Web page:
President Trump hosted a personal and emotional meeting with victims of substance abuse disorder to initiate his new commission to combat opioid abuse, addiction and overdose — the cause of over 50,000 U.S. deaths in 2015. The White House has tapped New Jersey Governor Chris Christie to chair the federal commission.
The President, who promised to prioritize fighting the opioid epidemic during his campaign, convened a roundtable discussion at the White House on Wednesday that featured powerful testimonies from those who have suffered from the drug crisis.
“Opioid abuse has become a crippling problem throughout the United States,” Mr. Trump said during his introductory remarks. “This is a total epidemic. And I think its almost untalked about compared to the severity that we’re witnessing.”
Trump, Christie, Attorney General Jeff Sessions, Senior Advisor Jared Kushner, and other participants watched Pam Garozzo, who lost her 23-year-old son Carlos to addiction, as she described his painful downward spiral. Carlos overdosed on a drug that was laced with fentanyl two days after Garozzo celebrated ten months of her son’s sobriety at a candlelight vigil hosted by Christie in December.
“I’m here because no parents should have to bury their child,” Garozzo said to the group. “That there will be empty seats at the Thanksgiving table, that there will be Christmas presents you won’t be able to give. I’ll miss his laughter. I’ll miss his smile. I’ll miss his hug.”
“Everybody should feel loved, as Governor Christie said. Every life is a precious life. Every life is worthy of being reclaimed and unfortunately Carlos couldn’t reclaim his life,” she added.
“He will not have died in vain,” Mr. Trump told her at the start at the meeting.
Vanessa Vitolo spoke of her conventional life that quickly disintegrated after college when she became addicted to Percocet she was prescribed for an injury. Soon enough, she was homeless and using heroin. She described her mother scouring the streets of Atlantic City looking for her “lost in every sense of the word” daughter.
“And what did your parents say during this whole process?” Mr. Trump asked, seemingly staggered by Vitolo’s account. “Because I’m looking at you, you’re like All-American, perfect — you’re a perfect person and so it’s hard to believe you’re living on the streets.”
Vitolo credits her second chance at life to the drug court system, a measure Christie signed in 2012 that gives non-violent drug offenders a chance at rehabilitation rather than prison. She will be graduating from drug court this year.
“It’s amazing the opportunities that have been given to me — it’s amazing I’m sitting across from you right now,” Vitolo said. “Today I’m here to represent the light that can be born out of darkness. There is hope, there is a tomorrow, you just have to fight for it.”
STATNews, a news service focusing on healthcare, reported on Tuesday that Mr. Trump is set to sign an executive order that sets an “ambitious timelines for new recommendations” to address the opioid epidemic.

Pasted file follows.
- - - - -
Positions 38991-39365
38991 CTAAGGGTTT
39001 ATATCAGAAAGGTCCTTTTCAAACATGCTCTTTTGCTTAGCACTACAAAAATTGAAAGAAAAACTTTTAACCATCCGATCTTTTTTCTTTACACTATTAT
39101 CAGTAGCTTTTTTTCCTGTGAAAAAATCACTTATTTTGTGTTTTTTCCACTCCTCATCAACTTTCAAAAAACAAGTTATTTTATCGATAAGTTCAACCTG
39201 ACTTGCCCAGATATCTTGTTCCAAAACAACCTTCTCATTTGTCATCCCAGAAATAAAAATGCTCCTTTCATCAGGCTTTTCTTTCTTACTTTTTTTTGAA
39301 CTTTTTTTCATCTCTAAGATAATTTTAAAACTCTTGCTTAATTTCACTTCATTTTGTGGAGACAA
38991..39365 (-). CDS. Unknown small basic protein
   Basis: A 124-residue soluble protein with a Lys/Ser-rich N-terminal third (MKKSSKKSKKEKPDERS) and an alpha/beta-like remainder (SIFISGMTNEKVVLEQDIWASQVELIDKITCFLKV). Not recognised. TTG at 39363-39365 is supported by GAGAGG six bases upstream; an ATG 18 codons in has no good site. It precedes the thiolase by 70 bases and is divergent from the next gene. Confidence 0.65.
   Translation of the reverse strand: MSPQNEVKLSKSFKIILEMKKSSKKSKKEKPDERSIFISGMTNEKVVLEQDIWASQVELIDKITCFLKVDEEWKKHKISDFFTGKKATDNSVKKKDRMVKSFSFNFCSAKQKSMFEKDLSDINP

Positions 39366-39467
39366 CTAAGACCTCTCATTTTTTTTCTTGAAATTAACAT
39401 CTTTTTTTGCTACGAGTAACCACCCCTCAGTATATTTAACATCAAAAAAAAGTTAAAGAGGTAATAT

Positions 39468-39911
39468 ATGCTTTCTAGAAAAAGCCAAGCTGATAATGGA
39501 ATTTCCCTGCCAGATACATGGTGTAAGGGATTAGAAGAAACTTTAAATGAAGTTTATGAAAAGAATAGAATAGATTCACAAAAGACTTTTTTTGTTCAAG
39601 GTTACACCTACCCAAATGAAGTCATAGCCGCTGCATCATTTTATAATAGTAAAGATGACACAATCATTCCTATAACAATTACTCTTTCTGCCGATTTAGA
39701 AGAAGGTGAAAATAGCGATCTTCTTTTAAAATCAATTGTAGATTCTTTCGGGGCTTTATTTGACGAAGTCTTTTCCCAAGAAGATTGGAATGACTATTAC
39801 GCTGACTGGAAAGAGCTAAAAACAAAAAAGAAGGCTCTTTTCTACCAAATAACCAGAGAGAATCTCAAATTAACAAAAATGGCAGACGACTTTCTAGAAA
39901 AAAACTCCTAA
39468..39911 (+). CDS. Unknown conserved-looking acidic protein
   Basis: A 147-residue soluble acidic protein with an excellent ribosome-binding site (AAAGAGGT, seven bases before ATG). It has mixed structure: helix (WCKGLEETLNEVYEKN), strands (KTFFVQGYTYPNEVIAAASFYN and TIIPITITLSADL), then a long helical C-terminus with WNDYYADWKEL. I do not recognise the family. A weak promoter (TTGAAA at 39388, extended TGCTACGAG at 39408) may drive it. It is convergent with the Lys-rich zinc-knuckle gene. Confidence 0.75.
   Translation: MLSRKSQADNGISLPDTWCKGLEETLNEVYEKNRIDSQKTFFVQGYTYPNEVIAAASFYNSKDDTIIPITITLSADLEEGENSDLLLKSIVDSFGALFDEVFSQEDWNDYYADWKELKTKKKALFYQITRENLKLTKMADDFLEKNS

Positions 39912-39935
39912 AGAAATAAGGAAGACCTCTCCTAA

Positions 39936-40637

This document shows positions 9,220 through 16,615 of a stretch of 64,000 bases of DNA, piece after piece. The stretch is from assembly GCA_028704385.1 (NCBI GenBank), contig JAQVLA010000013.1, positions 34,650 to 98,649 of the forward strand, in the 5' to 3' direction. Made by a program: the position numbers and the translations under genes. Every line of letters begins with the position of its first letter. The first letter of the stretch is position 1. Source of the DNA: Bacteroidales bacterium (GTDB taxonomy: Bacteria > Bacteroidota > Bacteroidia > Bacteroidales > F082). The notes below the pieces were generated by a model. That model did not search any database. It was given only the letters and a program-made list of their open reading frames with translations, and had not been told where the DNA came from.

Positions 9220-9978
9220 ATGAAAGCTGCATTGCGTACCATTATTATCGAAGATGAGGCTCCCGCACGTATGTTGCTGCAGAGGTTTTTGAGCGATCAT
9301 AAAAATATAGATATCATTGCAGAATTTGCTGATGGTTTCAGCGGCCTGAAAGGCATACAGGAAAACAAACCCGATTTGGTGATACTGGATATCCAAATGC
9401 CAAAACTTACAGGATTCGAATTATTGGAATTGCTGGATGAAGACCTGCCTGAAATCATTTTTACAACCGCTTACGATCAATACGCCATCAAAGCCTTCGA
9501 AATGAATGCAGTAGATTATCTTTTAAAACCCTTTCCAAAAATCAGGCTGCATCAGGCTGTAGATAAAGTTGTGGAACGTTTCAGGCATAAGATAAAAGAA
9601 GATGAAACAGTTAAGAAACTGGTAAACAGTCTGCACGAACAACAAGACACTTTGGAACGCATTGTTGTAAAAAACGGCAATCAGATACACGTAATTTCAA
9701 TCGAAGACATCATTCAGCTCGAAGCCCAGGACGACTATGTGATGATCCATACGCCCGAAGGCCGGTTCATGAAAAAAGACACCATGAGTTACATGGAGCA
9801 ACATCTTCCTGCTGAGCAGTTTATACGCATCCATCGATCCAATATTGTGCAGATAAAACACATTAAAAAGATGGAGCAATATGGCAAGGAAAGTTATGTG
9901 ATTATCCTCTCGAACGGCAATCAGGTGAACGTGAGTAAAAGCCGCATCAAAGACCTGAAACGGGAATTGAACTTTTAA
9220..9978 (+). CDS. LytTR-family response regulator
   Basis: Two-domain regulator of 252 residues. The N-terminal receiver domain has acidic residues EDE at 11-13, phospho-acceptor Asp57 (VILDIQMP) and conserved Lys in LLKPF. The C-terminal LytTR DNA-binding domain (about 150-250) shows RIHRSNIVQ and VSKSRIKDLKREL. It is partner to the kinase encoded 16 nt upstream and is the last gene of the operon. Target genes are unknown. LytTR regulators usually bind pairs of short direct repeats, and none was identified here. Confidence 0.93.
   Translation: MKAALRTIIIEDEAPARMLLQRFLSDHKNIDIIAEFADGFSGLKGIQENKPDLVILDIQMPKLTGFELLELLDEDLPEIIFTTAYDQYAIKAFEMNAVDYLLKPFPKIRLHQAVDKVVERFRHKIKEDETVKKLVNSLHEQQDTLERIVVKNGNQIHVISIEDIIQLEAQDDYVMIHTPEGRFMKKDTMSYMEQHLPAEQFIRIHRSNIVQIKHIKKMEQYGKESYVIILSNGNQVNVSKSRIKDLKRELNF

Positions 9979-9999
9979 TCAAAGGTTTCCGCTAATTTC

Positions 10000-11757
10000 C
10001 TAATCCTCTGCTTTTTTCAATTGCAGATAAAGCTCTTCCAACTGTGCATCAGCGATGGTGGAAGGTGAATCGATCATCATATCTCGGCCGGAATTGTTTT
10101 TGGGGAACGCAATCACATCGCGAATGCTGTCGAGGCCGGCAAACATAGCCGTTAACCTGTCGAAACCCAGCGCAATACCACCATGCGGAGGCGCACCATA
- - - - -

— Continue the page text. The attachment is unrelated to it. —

Christie said on the Today show on Wednesday morning, “If people fall victim to this disease, what can we do to give them appropriate treatment to help them to reclaim their lives.”
During the listening session, Mr. Trump commended Christie for his work on battling the opioid crisis – a centerpiece of his 2016 presidential campaign and his time as New Jersey Governor.
“A great moment actually, if people remember, is you talking about your friend,” Mr. Trump said, referring to a Huffington Post video of Christie speaking about addiction that went viral. “That was probably your greatest moment during your campaign for President and it showed how much you know about this issue.”
Chuck Rosenberg, the acting Administrator of the Drug Enforcement Agency (DEA), delivered an assuring message to critics who worry that the administration plans on arresting their way out of the country’s drug problem. “Enforcement is crucial but education, prevention, and treatment is equally crucial,” he said.
Mr. Trump, who peppered participants with questions, asked Rosenberg how much of the epidemic is related to the “weakening” of the Southern border over the last ten years.
Rosenberg responded that most heroin comes through and is produced in Mexico, but he attributed the rise in synthetics and fentanyl to Asia, specifically China. According to a DEA report conducted in 2016, heroin seizures at the U.S. - Mexico border more than doubled between 2010 and 2015 due to an increase in smuggling and enhanced law enforcement on the border.
New Hampshire Senator Maggie Hassan, a Democrat, released a statement after the meeting that she was encouraged by the White House’s initiative and ready to work with the administration on their efforts but needed to see more than “just window dressing.” New Hampshire has been hit especially hard by the opioid epidemic.
“Trumpcare would have repealed Medicaid expansion, and the President’s budget proposal would undermine efforts to strengthen our health care workforce and invest in biomedical research into how we address addiction,” Hassan wrote.
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